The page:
2. That’s why I added the titles in Chinese because I couild see, even if I couldn’t read them without the aid of a dictionary, that they’re different from the English.
    I realised some time ago that translations from Chinese into English are better done by native speakers of English; but as you say, there just aren’t enough foreigners with a decent enough level of Chinese. It’s times like these that I wish I could read Chinese more fluently (OK, just "fluently"; well, all right, better than my usual "I wonder what that means.") because I’d be tempted to do some translation work even although it’d more for the love of literature than the money.

  3. 竹兄弟,你太有才了………..
    It would be definitely difficult for foreigners to read these folk tales in chinese without those related background knowledge.
    For being a good translator ,  source languange and target language both should be mastered. We aim our translation works to the level of "信,达,雅"………..

  4. No doubt I’d need a scholarly edition with a stack of footnotes even if my Chinese was a lot better than it is to read material from the Tang and Song Dynasties. I’d expect that even Chinese people should need help, just as Middle English ranges from barely intelligible to utterly incomprehensible to English speakers today; and Old English is a completely foreign language (comparable in dates to the Tang Dynasty). The letters or characters might be familiar in the modern world, but the words and idioms aren’t.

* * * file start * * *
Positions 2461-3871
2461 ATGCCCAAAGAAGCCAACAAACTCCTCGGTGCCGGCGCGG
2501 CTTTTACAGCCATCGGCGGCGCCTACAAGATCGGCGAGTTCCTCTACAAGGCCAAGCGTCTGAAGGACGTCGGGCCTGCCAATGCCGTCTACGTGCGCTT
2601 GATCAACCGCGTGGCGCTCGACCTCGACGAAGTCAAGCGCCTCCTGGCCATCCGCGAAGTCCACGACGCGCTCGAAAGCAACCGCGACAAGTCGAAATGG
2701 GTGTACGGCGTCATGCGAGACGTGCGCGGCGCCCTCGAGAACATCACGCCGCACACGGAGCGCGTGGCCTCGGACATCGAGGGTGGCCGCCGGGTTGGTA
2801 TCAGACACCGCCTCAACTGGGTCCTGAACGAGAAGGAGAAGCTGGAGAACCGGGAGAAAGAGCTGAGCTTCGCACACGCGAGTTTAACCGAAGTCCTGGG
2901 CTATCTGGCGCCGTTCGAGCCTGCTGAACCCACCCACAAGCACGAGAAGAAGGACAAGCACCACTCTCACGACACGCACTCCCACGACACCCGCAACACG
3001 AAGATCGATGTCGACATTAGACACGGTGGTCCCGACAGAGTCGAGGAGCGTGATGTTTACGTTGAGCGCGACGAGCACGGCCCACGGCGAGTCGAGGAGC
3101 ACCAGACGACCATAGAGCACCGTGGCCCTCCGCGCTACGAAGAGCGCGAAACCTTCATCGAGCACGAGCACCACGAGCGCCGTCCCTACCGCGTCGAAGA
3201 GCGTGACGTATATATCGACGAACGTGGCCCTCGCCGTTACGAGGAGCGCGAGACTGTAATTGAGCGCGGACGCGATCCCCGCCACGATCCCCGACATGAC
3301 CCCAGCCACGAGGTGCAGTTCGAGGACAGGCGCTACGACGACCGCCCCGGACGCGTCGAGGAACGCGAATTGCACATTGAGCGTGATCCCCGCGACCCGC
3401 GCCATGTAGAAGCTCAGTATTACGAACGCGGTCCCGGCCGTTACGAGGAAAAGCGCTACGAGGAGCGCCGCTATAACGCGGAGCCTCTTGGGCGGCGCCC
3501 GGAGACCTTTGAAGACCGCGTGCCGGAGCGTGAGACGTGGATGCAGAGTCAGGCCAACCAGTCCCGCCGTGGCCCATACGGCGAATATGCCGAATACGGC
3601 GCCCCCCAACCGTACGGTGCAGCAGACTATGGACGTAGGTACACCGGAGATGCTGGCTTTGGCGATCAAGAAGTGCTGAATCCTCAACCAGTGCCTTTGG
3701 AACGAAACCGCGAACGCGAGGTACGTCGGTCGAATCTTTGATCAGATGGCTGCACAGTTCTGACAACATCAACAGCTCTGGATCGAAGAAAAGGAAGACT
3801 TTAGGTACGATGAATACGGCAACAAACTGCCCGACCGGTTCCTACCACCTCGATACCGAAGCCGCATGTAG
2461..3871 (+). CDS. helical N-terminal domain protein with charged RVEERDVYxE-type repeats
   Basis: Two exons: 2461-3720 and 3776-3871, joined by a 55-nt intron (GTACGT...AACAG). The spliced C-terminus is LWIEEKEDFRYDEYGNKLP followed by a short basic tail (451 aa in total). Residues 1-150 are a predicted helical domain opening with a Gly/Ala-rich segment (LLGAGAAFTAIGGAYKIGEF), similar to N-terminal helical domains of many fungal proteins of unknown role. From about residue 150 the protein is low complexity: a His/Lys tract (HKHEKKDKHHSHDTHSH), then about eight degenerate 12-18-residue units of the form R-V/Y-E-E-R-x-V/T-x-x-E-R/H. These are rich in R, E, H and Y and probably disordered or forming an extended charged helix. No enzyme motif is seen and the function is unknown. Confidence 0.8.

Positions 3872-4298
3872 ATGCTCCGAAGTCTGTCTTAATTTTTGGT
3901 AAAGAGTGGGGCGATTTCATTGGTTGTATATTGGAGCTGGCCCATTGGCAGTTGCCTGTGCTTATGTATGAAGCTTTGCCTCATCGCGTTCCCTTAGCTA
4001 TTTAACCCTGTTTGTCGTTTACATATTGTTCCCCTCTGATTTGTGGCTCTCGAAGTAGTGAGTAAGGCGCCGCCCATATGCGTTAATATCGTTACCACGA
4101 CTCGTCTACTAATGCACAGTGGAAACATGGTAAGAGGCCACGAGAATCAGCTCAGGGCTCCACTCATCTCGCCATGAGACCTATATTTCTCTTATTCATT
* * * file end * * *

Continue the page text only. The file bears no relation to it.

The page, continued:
Shannon, I suppose I do have abilities, though much less in Chinese than in other areas.

  5. hello & I hope you may be of help. I recently came across a Chinese folktale story in Chinese but without a title. The story starts with a peasant who explains that a BLUE dragon is a menace to her village & could the emperor send a brave warrior to kill the dragon. The warrior kills the dragon & the emperor uses the skin for clothes. The warrior wants to marry the emperor’s daughter but must perform other tasks such as killing a large spotted snake,etc. The warrior still asks for the daughter but more tasks. He meets a phoenix who helps him, a wise old man & a witch or oracle who tell him he must destroy the emperor’s palace with his magic bow & arrow. The palace is destroyed, but the pages finish there. The basics of the story – it’s nearly 40 years since I studied Chinese & I may have missed some important points. I hope someone may be able to help. thank you isa

    1. I must admit that the story rings no bells. However, it’s probably three years (or thereabouts) since I read a swathe of old Chinese folk tales, which mostly came from the Tang and Song Dynasties, and there’s a lot of material which I will’ve missed.

      Have you tried searching via Google or Baidu with, say, Chinese terms such as 蓝龙 (although that alone is probably too vague)?

      Sorry I can’t be of more help. Good luck with your search.